Wednesday, March 14, 2018

Urban Hiking at the Continent's Edge, where Land's End

Date: January 2018
Place: Land's End, San Francisco, California
Address: 680 Point Lobos Ave. San Francisco
Length: about 3 miles
Level: easy

The county of San Francisco is all city. Here and there, however, there was left an undeveloped area with an almost wild feel to it. One such place is Land's End, today a part of the Golden Fate National Recreation Area.
While Land's End isn't on the absolute must see list of SF tourists, it still attracts many people, and often it is difficult to find a parking spot at the main lot by the visitor center.
Up until the date of this hike I, like many other visitors, was satisfied with viewing at the ruins of Sutro Baths, and enjoying the beach below.
View of the Sutra Baths
The green cliff area however, beaconed me, so I added it to my hiking wish list and eventually to the Redwood 4-H Hiking Project schedule. The photos here are from my solo preparation hike and the following 4-H hike.
Our hike as captured by Pappa Quail's GPS

Awareness of the California native nature has increased in recent years, and with it the efforts to preserve and also rehabilitate the native vegetation in many places. A good job of that was done at the Lobos Dunes of the neighboring Presidio of which I posted here before. 

The area near Land's End visitor center has been repopulated with native coastal plants, some of them were even blooming. 
Seaside Fleabane, Erigeron glaucus
A wide path meandered between the coastal bushes and I walked slowly along it, paying attention to the new growth and the beautiful colors. On the day of my solo hike the parking lot was nearly full yet the trail was almost deserted. On the day of the group hike the lot was surprisingly vacant, yet the trail was full with bikers, joggers, and some hikers too. I presume that at no time this place would be found human-free.
Common Yarrow, Achillea millefolium 
Above the parking lot the path becomes a trail that stretches northward through a lovely grove of cypress trees. 

I spotted a hawk perched on a brach of one of these trees and pointed it to the group. Both Pappa Quail and my elder chika trained their camera at the bird. It didn't seem to mind one bit.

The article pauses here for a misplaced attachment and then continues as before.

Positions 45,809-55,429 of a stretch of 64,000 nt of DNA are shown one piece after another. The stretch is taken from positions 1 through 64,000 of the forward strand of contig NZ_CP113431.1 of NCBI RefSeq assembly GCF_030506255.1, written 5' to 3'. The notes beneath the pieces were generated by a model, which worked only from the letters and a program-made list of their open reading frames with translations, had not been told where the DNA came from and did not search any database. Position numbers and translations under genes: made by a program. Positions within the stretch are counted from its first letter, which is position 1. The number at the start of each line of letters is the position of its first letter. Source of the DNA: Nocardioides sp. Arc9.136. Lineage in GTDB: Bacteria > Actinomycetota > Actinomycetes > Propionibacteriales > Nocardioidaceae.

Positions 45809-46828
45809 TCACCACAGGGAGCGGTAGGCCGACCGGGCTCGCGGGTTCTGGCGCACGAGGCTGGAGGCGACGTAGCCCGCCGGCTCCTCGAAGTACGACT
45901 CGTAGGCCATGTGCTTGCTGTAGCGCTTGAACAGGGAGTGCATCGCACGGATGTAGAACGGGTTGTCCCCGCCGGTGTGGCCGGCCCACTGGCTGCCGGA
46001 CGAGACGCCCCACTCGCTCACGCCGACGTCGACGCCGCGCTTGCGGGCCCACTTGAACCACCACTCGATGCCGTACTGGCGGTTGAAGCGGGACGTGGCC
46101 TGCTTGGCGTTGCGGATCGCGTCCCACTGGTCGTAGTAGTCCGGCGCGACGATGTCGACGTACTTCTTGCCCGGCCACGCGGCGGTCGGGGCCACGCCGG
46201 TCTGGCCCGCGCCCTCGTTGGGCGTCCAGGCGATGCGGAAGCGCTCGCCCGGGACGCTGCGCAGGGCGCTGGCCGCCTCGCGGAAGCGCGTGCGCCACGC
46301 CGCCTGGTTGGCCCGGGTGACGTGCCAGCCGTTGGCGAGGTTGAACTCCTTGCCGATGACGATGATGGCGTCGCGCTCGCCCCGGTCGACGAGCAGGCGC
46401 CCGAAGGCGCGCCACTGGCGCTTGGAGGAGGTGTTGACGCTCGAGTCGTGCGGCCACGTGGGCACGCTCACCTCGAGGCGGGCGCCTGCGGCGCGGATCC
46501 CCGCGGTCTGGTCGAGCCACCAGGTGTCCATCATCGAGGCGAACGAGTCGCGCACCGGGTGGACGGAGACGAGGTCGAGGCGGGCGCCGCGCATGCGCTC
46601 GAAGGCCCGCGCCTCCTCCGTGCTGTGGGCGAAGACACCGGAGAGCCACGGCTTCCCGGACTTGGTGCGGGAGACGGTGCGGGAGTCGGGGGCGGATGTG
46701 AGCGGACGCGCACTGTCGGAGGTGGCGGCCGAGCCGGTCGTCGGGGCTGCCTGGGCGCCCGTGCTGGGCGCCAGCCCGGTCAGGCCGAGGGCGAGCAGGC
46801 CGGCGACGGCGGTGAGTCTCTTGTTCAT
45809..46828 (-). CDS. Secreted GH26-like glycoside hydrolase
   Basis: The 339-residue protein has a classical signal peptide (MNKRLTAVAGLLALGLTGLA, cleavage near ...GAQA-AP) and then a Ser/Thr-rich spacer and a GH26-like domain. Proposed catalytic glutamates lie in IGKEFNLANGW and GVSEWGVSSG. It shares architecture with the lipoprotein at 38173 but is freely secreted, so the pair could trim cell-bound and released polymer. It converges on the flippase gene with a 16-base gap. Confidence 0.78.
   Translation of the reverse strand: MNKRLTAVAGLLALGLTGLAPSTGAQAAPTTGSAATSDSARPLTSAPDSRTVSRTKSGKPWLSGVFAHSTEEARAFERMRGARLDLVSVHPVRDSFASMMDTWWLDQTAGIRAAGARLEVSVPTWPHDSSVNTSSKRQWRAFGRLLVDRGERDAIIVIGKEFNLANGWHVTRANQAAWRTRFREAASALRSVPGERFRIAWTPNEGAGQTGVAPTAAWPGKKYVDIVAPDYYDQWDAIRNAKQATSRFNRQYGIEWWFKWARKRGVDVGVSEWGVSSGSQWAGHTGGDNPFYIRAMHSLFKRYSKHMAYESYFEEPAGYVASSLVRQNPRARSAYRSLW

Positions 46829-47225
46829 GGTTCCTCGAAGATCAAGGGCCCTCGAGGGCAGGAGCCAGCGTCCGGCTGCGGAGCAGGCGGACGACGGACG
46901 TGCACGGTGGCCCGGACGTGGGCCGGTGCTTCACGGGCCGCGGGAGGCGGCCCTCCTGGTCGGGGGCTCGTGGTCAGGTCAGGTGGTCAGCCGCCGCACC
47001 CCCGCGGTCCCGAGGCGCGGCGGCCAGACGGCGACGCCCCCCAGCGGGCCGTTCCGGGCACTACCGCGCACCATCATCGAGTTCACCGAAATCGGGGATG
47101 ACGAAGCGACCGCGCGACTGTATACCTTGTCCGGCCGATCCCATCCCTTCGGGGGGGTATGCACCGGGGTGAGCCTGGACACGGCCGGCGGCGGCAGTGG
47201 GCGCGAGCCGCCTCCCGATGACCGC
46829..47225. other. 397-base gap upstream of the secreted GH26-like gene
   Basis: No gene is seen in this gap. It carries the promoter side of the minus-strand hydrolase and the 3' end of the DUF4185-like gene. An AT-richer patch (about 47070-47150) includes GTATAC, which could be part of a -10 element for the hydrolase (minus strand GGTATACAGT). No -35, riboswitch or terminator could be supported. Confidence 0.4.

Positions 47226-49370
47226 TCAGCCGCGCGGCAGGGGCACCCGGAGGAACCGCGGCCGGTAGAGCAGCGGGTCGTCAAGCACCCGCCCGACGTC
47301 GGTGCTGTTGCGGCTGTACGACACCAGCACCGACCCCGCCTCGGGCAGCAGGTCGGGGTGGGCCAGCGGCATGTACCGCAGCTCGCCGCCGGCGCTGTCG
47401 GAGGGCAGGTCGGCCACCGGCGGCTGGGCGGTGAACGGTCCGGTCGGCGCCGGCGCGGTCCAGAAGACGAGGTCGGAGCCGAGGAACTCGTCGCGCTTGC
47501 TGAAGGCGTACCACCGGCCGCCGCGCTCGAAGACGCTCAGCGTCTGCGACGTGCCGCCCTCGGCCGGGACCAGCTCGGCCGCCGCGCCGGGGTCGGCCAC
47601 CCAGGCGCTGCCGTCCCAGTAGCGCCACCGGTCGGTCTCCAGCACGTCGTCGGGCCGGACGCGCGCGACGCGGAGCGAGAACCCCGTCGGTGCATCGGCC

Cooper's Hawk
In the nearby bushes Pappa Quail had spotted a towhee.
Orange Moon
Further down the trail there is a staircase leading upward, connecting to a higher trail through the park. Between the stairs and that trail there is another parking lot and south of it a memorial to the  USS San Francisco - a battle ship that fought and was damaged during WWII.
The USS San Francisco Memorial
Many sparrows were active all around me. some were hopping on the cement ledges. I saw one sunning itself, looking nonchalantly at the passers by.
White-crowned Sparrow
The view form up there was spectacular. Partially overcast on my solo hike but I could  still see a long way out. 

After admiring the USS San Francisco memorial I found the upper trail at the edge of the parking lot and commenced walking, now east bound. Before long I was engulfed in vegetation. The sound of the crashing waves below drowned the sounds of the city above and like by magic, I felt like I was out in the wilderness, away from society.

But not far enough from al the escaped cultivars that populate this park. Many of the plants I saw there were immigrants, brought from overseas to the yards and gardens of the city. Some just took off and set their roots out in the wild.
Plume Acacia, Albizia lophantha
They were all very pretty. It was easy to see why these plants were introduced into gardens here. Still, in gardens they didn't remain confined. California's climate is very welcoming.
Passiflora tarminiana

While these pretty garden plants do catch the eye, there were plenty of California native plants still to give a wild appearance to Land's End. During my solo hike I had an easy time taking trail photos that didn't include any people. It was easy to forget that the city was just a few yards away.

Wildlife too we encountered on this hike. Birds, mainly.
Anna's Hummingbird, male
But also other creatures.
Banana Slug

Nearing the eastern end of Land's End the trail changes altitude, going up and down with many stairs. I took it slowly, stopping to breath and to admire the fresh, green ferns that were growing on the thin topsoil that covered the rocks.

At that part of the hike the trail is a bit more inland and not right over the cliffs. But I did get occasional glimpses of the ocean. And then I had a peep of the Golden Gate Bridge, making sure I would not forget where I was :-)